Through his journey, whether as a co-parent of four children, a business leader, a lawyer and coach, Bill has experienced the nurturing and empowering role the arts play in our lives. This experience has been enhanced by travelling with his partner of over 30 years, Margi Brown Ash, in her role as actor, director, playwright, counsellor, coach and teacher.

Bill highly values and is proud to be part of implementing the Creative Recovery Network’s vision for Australian communities to be self-determined in their preparedness and recovery supported by Community Arts and Cultural Development practices. A vision that is supported by Creative Recovery Network’s Way of Being, that of First Peoples First, Deep Listening, Cultural Competency and Community-Led.

Rakesh Nairn

Rakesh Nairn


Qualified Chartered Accountant specialising in tax and accounting services with over 5 years’ experience in public practice with a passion for taxation and finance.

With over 10 years in public practice accounting firms, Rakesh has joined CRN to learn more about the inner workings of a not-for-profit organisation. Choosing to serve on the board of directors will enable him to become an integral part of solving problems in the community. Rakesh hopes to get the opportunity to be a representative of the diversity and social culture of the CRN community. It is also an opportunity to serve in a leadership position in an organization that serves others.




Jen Rae

Jen Rae


Dr Jen Rae is a Narrm (Melbourne)-based artist-researcher of Canadian Métis-Scottish descent. Her 15-year practice-led research expertise is in the discursive field of contemporary environmental art and arts-based environmental communication. It is centered around cultural responses to climate change, specifically the role of artists. Her work is engaged in discourses around food in/security, disaster preparedness and ecological futures predominantly articulated through transdisciplinary collaborative methodologies and community alliances. She is the Creative Lead of Fair Share Fare; a board member of the International Environmental Communication Association and, has lectured at the postgraduate level in socially engaged art and performance at the University of Melbourne and Deakin University.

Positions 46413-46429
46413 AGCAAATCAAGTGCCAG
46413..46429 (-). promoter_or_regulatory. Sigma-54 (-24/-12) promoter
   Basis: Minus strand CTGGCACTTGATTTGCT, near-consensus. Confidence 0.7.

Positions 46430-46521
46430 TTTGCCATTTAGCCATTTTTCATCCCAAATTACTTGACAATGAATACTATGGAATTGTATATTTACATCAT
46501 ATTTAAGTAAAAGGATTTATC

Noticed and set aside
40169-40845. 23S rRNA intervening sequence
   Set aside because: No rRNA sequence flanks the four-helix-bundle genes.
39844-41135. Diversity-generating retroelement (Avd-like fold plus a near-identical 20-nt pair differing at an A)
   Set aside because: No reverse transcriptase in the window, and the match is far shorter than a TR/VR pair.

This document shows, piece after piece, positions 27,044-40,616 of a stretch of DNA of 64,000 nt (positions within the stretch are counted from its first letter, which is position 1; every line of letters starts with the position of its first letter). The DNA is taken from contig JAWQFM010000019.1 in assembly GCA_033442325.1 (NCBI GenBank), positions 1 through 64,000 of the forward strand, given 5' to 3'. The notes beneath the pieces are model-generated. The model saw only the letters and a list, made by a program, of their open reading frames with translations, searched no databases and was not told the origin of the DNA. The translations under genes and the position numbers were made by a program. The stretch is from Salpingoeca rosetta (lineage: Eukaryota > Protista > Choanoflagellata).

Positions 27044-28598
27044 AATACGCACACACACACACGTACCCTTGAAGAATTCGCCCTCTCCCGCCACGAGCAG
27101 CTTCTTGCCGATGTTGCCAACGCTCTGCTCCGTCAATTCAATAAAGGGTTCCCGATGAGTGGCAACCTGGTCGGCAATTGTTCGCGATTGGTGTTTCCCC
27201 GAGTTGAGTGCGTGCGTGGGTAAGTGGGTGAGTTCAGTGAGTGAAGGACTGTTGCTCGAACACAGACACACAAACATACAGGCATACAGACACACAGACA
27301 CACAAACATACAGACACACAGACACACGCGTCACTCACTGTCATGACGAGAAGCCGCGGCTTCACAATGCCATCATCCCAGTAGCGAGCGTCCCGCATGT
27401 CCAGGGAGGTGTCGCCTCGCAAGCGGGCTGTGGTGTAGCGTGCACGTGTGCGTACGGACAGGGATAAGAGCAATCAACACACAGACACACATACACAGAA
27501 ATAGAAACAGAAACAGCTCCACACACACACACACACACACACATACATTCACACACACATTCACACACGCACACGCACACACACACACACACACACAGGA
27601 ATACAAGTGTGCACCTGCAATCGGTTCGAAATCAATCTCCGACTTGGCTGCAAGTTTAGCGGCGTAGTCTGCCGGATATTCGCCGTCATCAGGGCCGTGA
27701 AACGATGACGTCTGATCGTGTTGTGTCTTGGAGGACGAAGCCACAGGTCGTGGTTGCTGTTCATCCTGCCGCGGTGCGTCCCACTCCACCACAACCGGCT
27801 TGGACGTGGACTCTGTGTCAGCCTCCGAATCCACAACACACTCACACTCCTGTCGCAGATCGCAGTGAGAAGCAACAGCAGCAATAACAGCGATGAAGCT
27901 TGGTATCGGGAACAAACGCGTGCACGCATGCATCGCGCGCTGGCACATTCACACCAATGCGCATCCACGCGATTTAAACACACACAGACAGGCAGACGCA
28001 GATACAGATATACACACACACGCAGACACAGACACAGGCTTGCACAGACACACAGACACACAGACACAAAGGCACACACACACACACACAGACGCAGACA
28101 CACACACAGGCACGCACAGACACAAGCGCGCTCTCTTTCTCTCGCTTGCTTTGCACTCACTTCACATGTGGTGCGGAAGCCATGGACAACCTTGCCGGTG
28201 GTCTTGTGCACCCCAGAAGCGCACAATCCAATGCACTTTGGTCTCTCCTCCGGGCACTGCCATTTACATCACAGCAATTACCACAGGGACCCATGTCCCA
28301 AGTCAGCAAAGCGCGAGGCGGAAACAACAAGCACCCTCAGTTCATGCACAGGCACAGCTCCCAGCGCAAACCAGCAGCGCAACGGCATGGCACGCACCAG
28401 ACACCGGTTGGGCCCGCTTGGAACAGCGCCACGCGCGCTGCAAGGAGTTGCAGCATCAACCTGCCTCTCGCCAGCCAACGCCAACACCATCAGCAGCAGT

Amanda Jolly

Amanda Jolly


Executive Director, Queensland Theatre

Amanda has extensive experience working in marketing and development in the cultural sector both in Australia (Praxis, Fremantle Arts Foundation, Ausmusic, Victoria State Opera, State Library of Queensland) and internationally (Jacob’s Pillow Dance Festival, Massachusetts USA; Centaur Theatre Company, Montreal, Canada and La Direccíon de Bibliotecas, Archivos y Museos, Santiago, Chile).  She holds a Bachelor of Arts majoring in Music and Fine Arts, a Bachelor of Jurisprudence and a Bachelor of Laws from the University of Western Australia. 

Amanda was the recipient of a Mobil Fellowship for the Arts enabling her to spend two months researching individual giving programs at arts companies in the United States, Canada and the United Kingdom.